By Tom Mlada
Photographs by Eddee Daniel
The 2019 iteration of the beloved “Treasures of Oz” event – the 10th anniversary edition – was another wonderful success!
The annual event gives the public an opportunity to tour selected public and private parks and preserves throughout the county. This year’s Treasures of Oz event was held on Saturday, June 15th. The morning was very busy and attendance appeared to be heading for an all-time high. Unfortunately, a little after noon the wind switched to off-the-lake and the temps plummeted into the low 50’s. Although attendance dipped at that point, some hardy souls continued to drift in to Forest Beach Migratory Preserve (north of Port Washington), which was the final stop on the tour. There they could turn in their event passports (which proved that they’d visited the other sites on the tour), participate in a Silent Auction, and take in a number of speakers, displays and activities.
In total, this year’s event recorded about 600 site visits as participants shared time with Treasures of Oz volunteers at six stunning Ozaukee County natural areas. Four of these areas are Ozaukee Washington Land Trust (OWLT) Nature Preserves. The other two are Virmond Park – a County Park in Mequon – and Birchwood Hills Nature Preserve, a City of Port Washington preserve. Selection of these extraordinary public open space sites highlights what Treasures of Oz is all about: a partnership of organizations and individuals who bring together their efforts and resources to promote environmental awareness, education and stewardship of the extraordinary natural resources of Ozaukee County.
Speaking of community, the group of Treasures of Oz volunteers is almost a community in itself. This year, almost 90 individuals representing 24 different environmental organizations gave of their time (almost 1,000 hours’ worth, in total!) and talent to make the event fun and memorable. Site “docents” provide information, lead tours, stamp passports, and serve as event ambassadors. A good number of them have been volunteering for all 10 years. Forest Beach Migratory Preserve has the largest number of volunteers in one place and our “Celebration” there is as much a reunion of friends as it is a Treasures site.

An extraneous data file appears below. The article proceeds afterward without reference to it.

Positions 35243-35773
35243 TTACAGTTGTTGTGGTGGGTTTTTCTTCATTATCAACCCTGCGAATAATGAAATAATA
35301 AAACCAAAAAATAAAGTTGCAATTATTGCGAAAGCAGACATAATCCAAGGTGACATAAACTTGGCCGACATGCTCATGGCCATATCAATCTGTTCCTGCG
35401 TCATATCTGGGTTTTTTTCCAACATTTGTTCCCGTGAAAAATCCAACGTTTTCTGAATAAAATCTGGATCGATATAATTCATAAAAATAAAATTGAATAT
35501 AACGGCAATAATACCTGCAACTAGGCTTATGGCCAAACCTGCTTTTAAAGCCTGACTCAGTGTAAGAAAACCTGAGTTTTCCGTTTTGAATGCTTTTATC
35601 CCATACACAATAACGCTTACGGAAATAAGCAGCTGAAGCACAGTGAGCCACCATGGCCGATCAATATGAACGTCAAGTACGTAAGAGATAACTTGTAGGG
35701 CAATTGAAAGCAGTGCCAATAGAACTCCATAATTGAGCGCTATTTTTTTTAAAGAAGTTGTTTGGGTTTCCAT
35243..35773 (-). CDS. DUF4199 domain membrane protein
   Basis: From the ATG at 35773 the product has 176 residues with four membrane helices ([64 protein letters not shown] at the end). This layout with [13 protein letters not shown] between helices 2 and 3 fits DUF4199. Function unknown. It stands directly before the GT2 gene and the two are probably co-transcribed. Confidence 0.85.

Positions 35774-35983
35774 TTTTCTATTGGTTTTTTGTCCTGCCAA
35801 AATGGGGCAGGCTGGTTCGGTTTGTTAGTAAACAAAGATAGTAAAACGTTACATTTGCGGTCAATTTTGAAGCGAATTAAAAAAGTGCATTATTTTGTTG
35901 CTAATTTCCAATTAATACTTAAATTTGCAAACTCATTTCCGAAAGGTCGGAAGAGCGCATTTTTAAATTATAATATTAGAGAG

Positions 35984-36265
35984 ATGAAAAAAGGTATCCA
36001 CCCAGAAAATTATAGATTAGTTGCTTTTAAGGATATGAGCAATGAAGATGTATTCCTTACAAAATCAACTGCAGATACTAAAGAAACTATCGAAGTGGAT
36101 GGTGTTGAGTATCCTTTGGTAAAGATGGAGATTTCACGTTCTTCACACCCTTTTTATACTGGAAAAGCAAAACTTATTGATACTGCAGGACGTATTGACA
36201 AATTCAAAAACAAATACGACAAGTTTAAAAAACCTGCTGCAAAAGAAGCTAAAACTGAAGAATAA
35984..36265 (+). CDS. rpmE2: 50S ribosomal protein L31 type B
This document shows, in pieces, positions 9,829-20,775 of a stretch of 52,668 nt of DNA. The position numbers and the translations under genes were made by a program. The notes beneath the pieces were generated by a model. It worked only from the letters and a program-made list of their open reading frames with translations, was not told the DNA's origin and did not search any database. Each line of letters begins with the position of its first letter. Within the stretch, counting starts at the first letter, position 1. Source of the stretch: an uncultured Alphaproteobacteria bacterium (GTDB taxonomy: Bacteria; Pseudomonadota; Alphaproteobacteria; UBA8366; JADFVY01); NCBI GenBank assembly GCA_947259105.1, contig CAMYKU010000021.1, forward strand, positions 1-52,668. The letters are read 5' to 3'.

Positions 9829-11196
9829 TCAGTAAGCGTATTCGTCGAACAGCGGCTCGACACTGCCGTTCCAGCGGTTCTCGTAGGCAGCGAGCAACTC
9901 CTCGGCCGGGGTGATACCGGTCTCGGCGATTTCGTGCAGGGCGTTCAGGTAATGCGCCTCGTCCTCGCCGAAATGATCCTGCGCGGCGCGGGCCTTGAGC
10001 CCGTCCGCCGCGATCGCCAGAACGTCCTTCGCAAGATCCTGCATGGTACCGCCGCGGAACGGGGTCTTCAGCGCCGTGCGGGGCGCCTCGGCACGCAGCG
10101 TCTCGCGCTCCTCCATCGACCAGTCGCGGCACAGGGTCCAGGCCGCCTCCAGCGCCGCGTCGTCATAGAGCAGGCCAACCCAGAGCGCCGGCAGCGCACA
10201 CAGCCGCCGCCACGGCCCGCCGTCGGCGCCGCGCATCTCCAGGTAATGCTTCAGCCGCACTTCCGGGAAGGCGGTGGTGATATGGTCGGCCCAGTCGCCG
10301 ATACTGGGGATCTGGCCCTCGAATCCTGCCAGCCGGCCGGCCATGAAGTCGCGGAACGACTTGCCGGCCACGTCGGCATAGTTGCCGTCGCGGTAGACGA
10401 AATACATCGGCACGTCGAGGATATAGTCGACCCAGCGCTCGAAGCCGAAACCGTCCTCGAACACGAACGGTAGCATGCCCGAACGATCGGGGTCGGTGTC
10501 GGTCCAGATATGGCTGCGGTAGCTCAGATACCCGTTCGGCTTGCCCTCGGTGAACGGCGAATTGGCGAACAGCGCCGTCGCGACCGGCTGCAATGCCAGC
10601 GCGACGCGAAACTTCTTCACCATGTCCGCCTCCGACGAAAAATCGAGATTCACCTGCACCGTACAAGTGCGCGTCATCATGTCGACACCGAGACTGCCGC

This year’s Treasures of OZ event integrated a unique element: an infusion of inspiring art! Many of this year’s tour sites have been part of a new artist-in-residence program, the result of a partnership between the Ozaukee Washington Land Trust and Gallery 224 in Port Washington. Called ARTservancy, the program has placed celebrated local artists in a dozen OWLT nature preserves for a year to create work that evolves from their four-season interaction with nature.
Virmond Park has its own art installation – the largest in Ozaukee County parks and preserves – created by artist Sally Duback with contributions from Ozaukee County students. Duback and several of the ARTservancy artists were on site during the event to interact with tour visitors.
Attendee feedback, as always, was very positive. People who attend Treasures of Oz each year love the event and express a hope that it will continue (and often share ideas for it!) It is very rewarding for Treasures of Oz leadership, with Marjie Tomter at the helm, to hear attendees celebrate the new nature-based recreational opportunities about which they have learned. The community of visitors and volunteers that has developed around this event is one of the positive outcomes we have experienced.
In short, Treasures of Oz once again proudly fulfilled its mission and generated new awareness of and excitement about some of the county’s unique, publicly accessible natural places and open spaces!
THE TREASURES OF OZ TOUR
For more information go to the Treasures of OZ website.
Tom Mlada is the Director of Development for Ozaukee Washington Land Trust.
Eddee Daniel is a board member of Preserve Our Parks.